Deputy President Cyril Ramaphosa was happy with preparations ahead of Lesotho’s elections scheduled for February 28, his spokesman Ronnie Mamoepa said on his return to South Africa on Saturday. Ramaphosa was visiting in his capacity as SA Development Community-appointed facilitator after an attempted coup in August which led to prime minister Tom Thabane fleeing for South Africa. Mamoepa said the latest visit included meetings with King Letsie III, representatives of the coalition government namely Thabane of the All Basuthu Convention (ABC), deputy prime minister Mothejoa Metsing of the Lesotho Congress for Democracy (LCD) and minister of gender and youth, sports and recreation Thesele Maseribane of the Basutho Nationa Party . Besides the coalition partners, he also met representatives of the non-governmental organisation sector, church leaders, and chiefs of security agencies the Lesotho Defence Force and the Lesotho Mounted Police Service.
Lesotho’s opposition parties say they have formed a coalition government after Sunday’s inconclusive election. The leader of the All Basotho Convention, Tom Thabane told the BBC that he had reached an agreement with the Lesotho Congress for Democracy and two smaller parties. “We are going to have a vast majority in parliament,” Mr Thabane said. Prime Minister Pakalitha Mosisili failed to win an absolute majority in the weekend parliamentary election.
Hundreds of rival supporters packed out Maseru’s Manthabiseng Convention Centre on Monday, waiting (mostly) patiently to hear the final results of Lesotho’s general elections held on Saturday. Their waiting was in vain, however; official results will only be announced on Tuesday morning at the earliest, and that is only if the bad weather clears up and the helicopters are able to land in remote areas to collect the ballots. However, the result of the election is an open secret amongst party leaders and officials from Lesotho’s independent electoral commission, who told the Daily Maverick that Prime Minister Mosisili had edged his main opponent, Thomas Thabane, by just one constituency seat. This is based on the vote counts conducted in each constituency, which have yet to be verified or announced, but are unlikely to change.
Voters in the highland African kingdom of Lesotho went to the polls on Saturday in a wide-open election that analysts say could end without a clear result, as happened in 1998 when South Africa had to send in troops to quell unrest. The capital Maseru was quiet, with shops closed, as voters queued up on a crisp and clear southern hemisphere winter morning. Campaigning has been peaceful but a lack of opinion polls, and Prime Minister Pakalitha Mosisili’s decision to quit the ruling party and go it alone under the banner of the new Democratic Congress (DC) party, have kept the landlocked nation’s two million people on tenterhooks. “I decided to go to the polls because I want changes. We are tired of this government, we need changes,” said Mohato Bereng, a local chief, planning to vote for the Lesotho Congress for Democracy.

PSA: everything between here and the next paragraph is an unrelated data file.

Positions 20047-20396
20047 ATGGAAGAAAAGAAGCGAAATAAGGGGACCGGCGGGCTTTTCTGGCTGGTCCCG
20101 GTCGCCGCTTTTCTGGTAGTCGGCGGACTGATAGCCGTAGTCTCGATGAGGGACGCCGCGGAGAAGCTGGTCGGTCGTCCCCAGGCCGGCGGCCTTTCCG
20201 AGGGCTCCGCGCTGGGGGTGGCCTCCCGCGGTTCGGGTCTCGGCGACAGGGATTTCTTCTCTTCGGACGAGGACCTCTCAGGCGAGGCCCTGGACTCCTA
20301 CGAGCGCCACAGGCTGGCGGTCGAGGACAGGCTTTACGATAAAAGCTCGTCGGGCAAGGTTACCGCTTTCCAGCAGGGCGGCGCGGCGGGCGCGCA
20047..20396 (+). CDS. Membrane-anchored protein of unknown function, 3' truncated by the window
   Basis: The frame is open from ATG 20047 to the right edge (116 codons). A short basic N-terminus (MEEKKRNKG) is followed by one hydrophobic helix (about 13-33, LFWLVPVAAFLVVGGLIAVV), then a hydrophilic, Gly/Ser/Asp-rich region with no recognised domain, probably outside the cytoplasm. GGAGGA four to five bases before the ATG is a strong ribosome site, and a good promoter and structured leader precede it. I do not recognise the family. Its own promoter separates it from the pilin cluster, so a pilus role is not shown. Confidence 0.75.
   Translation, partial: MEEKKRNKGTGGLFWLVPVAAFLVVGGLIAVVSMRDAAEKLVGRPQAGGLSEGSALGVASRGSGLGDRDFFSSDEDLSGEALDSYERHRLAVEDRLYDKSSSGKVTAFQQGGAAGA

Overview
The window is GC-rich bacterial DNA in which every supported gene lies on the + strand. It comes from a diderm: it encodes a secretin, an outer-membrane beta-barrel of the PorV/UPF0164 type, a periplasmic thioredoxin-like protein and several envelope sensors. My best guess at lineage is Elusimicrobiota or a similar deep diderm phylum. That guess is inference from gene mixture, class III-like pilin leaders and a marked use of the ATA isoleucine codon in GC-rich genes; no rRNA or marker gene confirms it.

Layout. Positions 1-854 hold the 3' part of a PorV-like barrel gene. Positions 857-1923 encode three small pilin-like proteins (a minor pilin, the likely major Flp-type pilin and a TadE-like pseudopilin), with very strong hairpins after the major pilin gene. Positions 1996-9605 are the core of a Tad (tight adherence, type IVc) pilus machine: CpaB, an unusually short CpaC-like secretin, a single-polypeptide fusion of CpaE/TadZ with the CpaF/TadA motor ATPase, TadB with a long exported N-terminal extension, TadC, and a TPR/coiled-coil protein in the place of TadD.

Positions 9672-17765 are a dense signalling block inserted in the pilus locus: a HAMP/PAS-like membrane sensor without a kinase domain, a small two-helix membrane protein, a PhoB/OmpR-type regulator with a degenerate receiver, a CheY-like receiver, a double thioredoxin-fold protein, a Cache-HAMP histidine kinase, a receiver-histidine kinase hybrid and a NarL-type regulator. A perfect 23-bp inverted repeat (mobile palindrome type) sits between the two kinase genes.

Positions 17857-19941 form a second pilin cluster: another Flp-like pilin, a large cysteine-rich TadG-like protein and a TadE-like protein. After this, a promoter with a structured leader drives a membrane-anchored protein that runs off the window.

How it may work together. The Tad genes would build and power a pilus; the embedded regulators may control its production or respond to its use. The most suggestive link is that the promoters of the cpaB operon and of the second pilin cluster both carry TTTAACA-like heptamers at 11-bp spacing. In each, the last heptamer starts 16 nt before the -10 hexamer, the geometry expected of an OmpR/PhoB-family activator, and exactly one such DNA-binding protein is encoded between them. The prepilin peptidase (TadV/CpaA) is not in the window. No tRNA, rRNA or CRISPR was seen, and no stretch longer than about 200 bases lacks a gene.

Tiny Lesotho votes on Saturday in the most hotly contested election since Prime Minister Pakalitha Mosisili came to power in a 1998 vote that sparked rioting and a South African military intervention. After 14 years in power, Mosisili has established himself as a towering figure in this mountainous kingdom, bordered on all sides by South Africa, the regional powerhouse that dominates the enclave’s economy. He’s stayed in power through elections consistently endorsed by observers, even though Lesotho’s political disputes sometimes erupt in violence. Mosisili survived a 2009 military-style assault on his official residence that left four people dead. Eight people are standing trial, and the precise motives remain unclear. But signs of discontent with his rule are everywhere.
Lesotho: Keep calm and carry on voting – Lesotho’s elections look unusually competitive. That could spell trouble | The Economist
With barely a week to go before parliamentary elections in Lesotho on May 26th, there is no sign in the bustling capital of Maseru of the usual campaign paraphernalia: no posters, no cars emblazoned with party colours, no loudspeakers blaring political slogans, nothing to suggest that this mountain kingdom, surrounded by South Africa, was in the throes of its most hotly contested poll since independence from Britain nearly 50 years ago. This does not mean the Basotho, Lesotho’s 2m inhabitants, are unengaged. But the radio and party rallies are their preferred method of campaigning. Any of the country’s three main parties could win. The closeness of the race has people worried. Elections in Lesotho are generally deemed fair, but they have often been followed by violence. In 1998 Pakalitha Mosisili, leader of the newly elected Lesotho Congress for Democracy (LCD), had to ask the Southern African Development Community, a 15-member regional club which includes Lesotho, to send in troops to end months of rioting, looting, burning and killing. Many fear that could happen again.